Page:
Saturday, November 29, 2008

Third Prompt, Section One of the Final

3. The very first words of the novel Kindred describe the loss of
Dana's arm. Octavia Butler subsequently wrote of Dana's loss, "I couldn't
let her come back whole."

What do you take to be the significance of Dana's loss? What is the
significance of the necessity of this loss to what you take to be
Butler's project in Kindred? How does the mysteriousness that
surrounds the depiction of this loss -- its specific cause, the mechanism
through which it occurs, its various implications, and so on -- contribute
(if it does) to the expression of this significance?

Saturday, November 22, 2008

Two Early Prompts for the Take-Home Final

1. Make and defend any strong claim you like about director David Cronenberg's film "A History of Violence," but you must substantiate that claim primarily through a close reading either of the opening sequence of the film or the closing sequence of the film (around the dinner table). Your essay should include a plausible case as to why the opening or closing scene is especially key or exemplary for the film as a whole for whatever it is you are illuminating through your reading of it.

2. In Chapter 5 of Part One of Art Spiegelman's Maus, the living narrator-protagonist of a comic-within-the-comic accuses his Mother -- who has committed suicide -- of murdering him, while with his last word the (same?)
narrator-protagonist concludes Part One by accusing his father of being a murderer as well, this time for destroying his dead Mother's diary.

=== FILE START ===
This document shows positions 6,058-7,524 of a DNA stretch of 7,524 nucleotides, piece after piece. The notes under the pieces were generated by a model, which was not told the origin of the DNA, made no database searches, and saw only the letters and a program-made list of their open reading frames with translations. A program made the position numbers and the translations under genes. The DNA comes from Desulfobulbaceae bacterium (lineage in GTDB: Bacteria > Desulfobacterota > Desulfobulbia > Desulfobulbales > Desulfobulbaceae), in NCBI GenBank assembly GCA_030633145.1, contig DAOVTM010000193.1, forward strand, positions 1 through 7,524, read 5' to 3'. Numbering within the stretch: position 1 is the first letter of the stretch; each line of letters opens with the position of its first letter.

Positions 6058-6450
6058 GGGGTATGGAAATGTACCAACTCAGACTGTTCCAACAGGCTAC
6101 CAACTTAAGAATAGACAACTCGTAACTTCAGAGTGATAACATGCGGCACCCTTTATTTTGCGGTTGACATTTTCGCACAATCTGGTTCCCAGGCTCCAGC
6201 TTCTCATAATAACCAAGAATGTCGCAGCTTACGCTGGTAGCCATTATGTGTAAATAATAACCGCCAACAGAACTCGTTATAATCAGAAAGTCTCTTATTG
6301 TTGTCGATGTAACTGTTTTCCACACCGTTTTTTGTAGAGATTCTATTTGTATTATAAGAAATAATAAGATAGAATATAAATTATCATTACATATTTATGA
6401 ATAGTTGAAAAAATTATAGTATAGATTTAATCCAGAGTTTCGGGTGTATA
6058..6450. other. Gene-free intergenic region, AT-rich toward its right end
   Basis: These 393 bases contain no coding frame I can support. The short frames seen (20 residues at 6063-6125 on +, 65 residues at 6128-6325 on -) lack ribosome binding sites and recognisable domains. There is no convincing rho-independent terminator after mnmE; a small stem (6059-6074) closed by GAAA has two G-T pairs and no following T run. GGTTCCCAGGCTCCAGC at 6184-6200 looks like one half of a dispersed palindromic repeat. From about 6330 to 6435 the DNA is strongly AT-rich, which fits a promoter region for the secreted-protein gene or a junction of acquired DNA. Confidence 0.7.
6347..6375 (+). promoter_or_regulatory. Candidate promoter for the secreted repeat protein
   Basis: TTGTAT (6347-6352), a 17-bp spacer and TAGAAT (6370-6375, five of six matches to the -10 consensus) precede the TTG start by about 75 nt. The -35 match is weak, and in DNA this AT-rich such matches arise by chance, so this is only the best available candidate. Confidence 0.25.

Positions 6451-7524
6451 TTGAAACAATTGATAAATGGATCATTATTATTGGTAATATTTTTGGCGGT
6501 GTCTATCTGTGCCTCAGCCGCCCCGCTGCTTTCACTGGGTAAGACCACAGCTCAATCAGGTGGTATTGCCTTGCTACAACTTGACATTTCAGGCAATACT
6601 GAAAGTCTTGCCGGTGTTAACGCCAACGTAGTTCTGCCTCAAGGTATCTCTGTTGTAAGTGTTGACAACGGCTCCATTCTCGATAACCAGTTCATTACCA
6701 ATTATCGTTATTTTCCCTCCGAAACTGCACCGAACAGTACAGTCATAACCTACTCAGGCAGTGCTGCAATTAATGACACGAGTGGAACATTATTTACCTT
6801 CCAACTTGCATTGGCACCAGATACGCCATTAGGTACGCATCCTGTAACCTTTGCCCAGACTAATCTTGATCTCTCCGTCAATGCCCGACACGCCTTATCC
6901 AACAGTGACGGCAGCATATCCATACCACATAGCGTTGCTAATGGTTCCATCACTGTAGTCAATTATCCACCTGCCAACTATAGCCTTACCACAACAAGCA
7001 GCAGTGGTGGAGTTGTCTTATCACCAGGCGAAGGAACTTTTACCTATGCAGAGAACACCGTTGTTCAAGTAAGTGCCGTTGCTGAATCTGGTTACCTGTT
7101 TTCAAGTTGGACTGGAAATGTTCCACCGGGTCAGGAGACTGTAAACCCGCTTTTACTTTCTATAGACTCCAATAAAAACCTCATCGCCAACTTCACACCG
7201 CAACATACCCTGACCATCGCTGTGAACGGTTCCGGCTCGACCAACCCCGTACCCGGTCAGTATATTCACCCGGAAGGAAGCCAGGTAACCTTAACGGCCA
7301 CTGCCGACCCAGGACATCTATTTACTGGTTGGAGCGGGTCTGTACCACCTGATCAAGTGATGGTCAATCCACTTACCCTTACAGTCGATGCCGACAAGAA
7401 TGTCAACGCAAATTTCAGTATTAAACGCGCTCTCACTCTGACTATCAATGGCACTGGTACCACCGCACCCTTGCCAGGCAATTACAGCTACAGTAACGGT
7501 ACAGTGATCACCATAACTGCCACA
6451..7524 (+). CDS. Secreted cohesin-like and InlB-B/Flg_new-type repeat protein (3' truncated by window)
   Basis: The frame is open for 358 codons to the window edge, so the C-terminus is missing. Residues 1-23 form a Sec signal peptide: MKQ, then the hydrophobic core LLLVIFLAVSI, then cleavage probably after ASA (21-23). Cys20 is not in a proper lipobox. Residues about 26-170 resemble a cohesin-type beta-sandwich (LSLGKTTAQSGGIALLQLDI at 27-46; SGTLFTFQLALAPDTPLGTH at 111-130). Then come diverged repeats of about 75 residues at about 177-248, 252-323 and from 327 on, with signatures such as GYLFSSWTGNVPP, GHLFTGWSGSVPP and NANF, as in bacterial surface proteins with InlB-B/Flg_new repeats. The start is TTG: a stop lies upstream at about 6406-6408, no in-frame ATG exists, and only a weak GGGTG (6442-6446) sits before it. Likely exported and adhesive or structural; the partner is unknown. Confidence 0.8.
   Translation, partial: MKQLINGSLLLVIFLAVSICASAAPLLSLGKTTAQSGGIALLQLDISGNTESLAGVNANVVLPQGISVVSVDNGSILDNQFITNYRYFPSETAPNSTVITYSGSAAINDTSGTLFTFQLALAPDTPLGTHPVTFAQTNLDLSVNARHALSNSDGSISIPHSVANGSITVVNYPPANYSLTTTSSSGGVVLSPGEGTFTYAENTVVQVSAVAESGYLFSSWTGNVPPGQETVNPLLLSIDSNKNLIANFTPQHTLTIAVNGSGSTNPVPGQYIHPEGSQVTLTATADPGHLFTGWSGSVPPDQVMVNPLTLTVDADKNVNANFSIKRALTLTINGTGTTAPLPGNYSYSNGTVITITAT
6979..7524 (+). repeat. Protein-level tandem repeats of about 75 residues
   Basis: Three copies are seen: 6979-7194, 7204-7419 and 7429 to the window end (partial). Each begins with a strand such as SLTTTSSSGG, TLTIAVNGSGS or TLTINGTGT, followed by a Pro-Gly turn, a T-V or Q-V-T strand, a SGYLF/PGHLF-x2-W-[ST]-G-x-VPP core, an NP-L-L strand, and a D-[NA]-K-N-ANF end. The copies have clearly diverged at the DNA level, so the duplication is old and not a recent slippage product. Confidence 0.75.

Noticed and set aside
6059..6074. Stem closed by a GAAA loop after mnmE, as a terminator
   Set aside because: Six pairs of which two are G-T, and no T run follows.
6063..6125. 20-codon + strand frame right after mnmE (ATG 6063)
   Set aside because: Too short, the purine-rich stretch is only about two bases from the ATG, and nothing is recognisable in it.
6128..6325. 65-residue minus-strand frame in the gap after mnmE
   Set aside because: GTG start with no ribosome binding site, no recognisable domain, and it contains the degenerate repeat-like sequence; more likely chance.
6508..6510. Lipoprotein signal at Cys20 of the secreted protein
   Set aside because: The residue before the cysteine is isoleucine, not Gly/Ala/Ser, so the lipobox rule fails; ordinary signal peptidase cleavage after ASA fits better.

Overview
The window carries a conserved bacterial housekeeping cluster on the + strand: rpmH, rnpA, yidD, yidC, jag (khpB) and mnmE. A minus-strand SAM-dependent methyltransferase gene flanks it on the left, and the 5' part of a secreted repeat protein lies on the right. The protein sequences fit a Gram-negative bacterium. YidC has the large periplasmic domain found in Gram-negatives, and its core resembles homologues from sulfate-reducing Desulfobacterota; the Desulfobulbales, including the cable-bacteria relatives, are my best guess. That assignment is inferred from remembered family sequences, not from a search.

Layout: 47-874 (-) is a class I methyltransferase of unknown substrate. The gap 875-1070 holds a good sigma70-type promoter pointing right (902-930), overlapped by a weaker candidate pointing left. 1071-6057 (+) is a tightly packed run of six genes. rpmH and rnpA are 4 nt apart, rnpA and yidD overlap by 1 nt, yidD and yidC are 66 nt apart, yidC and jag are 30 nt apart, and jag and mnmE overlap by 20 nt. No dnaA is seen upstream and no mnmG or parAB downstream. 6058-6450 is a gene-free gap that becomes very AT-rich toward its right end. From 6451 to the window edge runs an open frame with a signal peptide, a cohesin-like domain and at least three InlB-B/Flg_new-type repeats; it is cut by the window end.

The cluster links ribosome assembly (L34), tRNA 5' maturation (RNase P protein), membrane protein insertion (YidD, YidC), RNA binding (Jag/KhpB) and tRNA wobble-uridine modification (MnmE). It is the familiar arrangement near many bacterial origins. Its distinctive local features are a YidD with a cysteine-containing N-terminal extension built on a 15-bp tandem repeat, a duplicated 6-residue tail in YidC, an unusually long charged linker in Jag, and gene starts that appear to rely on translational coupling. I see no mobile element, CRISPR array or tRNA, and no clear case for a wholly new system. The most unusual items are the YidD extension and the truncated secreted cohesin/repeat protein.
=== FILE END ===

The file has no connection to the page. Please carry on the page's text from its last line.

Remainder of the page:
Here are some questions to think about. Any of these questions might provide the basis for a fine thesis.

In what sense might the completion of the book that is Maus come to substitute for the diary that was destroyed? In what ways do these books substitute for the lives they memorialize? In light of your answers to these questions, what is the significance of the tombstone which constitutes Maus's last image? Just what is it that is captured in the testimony that is Maus? What is captured (differently?) in the photographs that are reproduced throughout the narrative? What is lost? What is recaptured that was lost? Who survives?

Focus on just one of these dimensions of Maus, survival,
memorialization, testimony, or representation, and make a strong claim
that you substantiate through a close reading of at least one of the
moments in the text alluded to above and including at least one moment
that is not included above.

Sunday, November 09, 2008


Oh, yeah, sorry about that. A couple of you have found links to the piece for next Thursday. The chapters in Arendt's books On Violence and Crises of the Republic also entitled "Reflections on Violence" were expanded and adapted from the piece published first in the Review. It's the shorter earlier piece that I've assigned, links to which have been posted by your diligent colleagues. See you Thursday.